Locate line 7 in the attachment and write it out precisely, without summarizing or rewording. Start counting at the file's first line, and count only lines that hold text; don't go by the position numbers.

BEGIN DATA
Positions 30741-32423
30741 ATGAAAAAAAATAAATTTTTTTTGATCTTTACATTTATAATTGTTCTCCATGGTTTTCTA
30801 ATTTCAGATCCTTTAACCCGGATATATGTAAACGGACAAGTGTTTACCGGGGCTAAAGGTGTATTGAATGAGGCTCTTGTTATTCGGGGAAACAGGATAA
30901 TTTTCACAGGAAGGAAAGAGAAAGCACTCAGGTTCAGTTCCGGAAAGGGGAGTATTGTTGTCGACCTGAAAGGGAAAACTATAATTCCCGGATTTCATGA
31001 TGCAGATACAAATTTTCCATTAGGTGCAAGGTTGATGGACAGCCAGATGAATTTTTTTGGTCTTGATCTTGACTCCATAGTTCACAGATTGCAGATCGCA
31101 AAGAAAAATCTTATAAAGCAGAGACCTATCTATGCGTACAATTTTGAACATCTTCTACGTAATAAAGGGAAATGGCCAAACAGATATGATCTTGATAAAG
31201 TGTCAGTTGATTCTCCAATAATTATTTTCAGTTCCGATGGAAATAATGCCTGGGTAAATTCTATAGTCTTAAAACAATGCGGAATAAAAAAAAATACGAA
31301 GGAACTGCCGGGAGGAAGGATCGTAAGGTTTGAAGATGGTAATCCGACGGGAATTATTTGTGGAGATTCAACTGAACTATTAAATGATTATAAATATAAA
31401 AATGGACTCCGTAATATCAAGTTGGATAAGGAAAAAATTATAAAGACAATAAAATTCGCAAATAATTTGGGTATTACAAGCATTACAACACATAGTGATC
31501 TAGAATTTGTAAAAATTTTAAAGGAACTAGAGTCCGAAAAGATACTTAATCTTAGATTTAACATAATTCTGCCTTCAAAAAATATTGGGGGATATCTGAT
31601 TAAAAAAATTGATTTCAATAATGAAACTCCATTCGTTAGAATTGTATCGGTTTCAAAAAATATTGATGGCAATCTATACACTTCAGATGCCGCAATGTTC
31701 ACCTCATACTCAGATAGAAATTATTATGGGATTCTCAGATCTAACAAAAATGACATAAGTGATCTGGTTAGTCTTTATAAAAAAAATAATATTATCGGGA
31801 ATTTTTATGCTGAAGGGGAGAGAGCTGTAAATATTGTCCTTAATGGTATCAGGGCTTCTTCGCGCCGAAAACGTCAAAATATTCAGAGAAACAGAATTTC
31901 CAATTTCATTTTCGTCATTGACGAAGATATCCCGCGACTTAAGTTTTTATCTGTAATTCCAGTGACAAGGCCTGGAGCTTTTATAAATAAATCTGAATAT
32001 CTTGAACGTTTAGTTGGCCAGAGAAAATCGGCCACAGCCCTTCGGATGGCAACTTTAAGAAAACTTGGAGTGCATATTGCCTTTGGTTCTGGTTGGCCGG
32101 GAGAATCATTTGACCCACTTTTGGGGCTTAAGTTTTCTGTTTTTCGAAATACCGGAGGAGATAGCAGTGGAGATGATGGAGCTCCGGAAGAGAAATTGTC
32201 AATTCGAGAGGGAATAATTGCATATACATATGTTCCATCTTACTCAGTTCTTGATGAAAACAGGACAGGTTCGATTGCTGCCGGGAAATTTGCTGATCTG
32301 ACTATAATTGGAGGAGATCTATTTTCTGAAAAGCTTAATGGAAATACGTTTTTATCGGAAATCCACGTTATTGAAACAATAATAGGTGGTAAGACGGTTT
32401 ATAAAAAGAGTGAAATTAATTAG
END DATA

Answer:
31201 TGTCAGTTGATTCTCCAATAATTATTTTCAGTTCCGATGGAAATAATGCCTGGGTAAATTCTATAGTCTTAAAACAATGCGGAATAAAAAAAAATACGAA